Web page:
Highland Park is a community on the brink of transformation.
Slowly but surely, the established neighbourhood’s stunted but sturdy post-war
bungalows have been knocked down to make room for two-story townhouses that
squeeze the most amount of house in the least amount of yard. My wife and I
moved into just such a home after growing tired of living in an inner city
condo. I wanted a yard, a deck and no shared walls. What I got was an education
Like many left-leaning members of the middle class, I had frequently expressed an admiration for socially mixed neighbourhoods. A mix of incomes and housing styles seemed to me a recipe for a vibrant urban community. But when it came time to actually live in such a community, instead of mixing with my neighbours, I found myself bemoaning the glacial pace of gentrification.
Across our back alley and kitty-corner to our house, there was a rundown rental property where three nights a week, the occupants partied late into the night, blaring classic rock while they gathered around a makeshift fire pit. We once witnessed them attempt to burn an upholstered recliner. It was that house. We called the police. We called the fire department. We called bylaw enforcement. We drove them out in the least neighbourly way possible, and when the moving truck arrived to take them away, we bid them good riddance.
Then the new neighbours moved in. One of the first things they unpacked was the Confederate and white Celtic cross flags they hung as curtains. There seemed to be a rotating group living in the tiny bungalow, all dressed in a uniform of black military pants, bomber jackets and Doc Martens. In the interest of keeping an open mind, I tried to explain away this sartorial synergy – maybe they were straightedge Skynyrd fans?
All such justifications proved unjustifiable when the weather warmed up and they started throwing barbecues. Every other night, while my wife and I would gather on our back deck to enjoy our white wine, the renters would gather to enjoy their white pride. Hateful hardcore music blared from speakers left behind by the previous tenants. Racist chants were sung in singsong voices, a naked challenge to all in the neighbourhood to say something about it. To my shame, we said nothing, retiring to the protection of our home to make anonymous 911 calls.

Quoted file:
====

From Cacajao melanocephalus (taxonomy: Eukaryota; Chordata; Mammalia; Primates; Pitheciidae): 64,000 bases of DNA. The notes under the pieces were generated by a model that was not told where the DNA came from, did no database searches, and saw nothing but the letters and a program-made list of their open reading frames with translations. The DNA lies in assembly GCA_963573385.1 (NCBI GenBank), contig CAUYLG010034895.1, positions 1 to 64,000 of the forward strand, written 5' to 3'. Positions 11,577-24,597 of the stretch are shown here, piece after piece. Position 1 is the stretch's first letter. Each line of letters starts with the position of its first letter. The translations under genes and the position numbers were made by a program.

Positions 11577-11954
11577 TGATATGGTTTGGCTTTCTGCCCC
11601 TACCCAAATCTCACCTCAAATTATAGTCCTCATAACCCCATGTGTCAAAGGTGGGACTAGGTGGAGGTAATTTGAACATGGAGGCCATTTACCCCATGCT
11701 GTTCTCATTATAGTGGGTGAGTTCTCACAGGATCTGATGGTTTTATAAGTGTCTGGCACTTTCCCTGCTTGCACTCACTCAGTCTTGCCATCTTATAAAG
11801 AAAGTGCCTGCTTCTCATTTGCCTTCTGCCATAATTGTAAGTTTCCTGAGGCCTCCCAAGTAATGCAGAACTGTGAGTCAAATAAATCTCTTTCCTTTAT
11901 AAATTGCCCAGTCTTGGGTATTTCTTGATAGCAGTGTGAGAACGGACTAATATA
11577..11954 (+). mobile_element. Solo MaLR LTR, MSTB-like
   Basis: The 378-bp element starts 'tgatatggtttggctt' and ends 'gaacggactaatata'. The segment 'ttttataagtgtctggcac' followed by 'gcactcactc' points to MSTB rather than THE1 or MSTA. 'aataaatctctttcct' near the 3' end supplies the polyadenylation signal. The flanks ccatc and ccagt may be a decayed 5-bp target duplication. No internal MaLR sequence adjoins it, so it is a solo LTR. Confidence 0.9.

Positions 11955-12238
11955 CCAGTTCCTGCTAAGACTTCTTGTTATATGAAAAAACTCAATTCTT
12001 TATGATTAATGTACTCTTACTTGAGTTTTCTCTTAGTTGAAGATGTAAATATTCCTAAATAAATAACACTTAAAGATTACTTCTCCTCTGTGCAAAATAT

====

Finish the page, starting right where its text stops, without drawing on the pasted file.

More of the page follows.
In the days and weeks to follow, we made more calls to more agencies with the same results as before. In the days after the skinheads departed, I started talking with my fellow neighbours for the first time. The guy across the alley said he heard they’d trashed the house and beat up their Chinese landlord upon being evicted. Before the skinheads moved in, Highland Park was nothing more to me than lines on a map, arbitrary constraints creating an artificial community. It took a truly terrible neighbour to make me realize I belonged to something bigger.
by Wayne Chan | May 3rd 11:55 am
My daily commute is like a small gear of mechanical time, of epicycles upon epicycles, where days turn to months and to years, and the seasons cycle through. The rhythms of time are constant, but the changes they bring are not.
by george ilsley | May 3rd 1:44 pm
The neighborhood of Broma in Vancouver (around Broadway and Main) used to have salmon streams and a temperate rainforest. Now it has hipsters.
by Monica Meneghetti | May 2nd 11:45 pm
Queer Banffites come in every stripe but, like other wildlife, most of us are well-camouflaged.
by Christin Geall | May 3rd 10:16 pm
In my neighborhood, houses float out to sea. They’re jacked up from their foundations, lifted onto trucks, and barged away.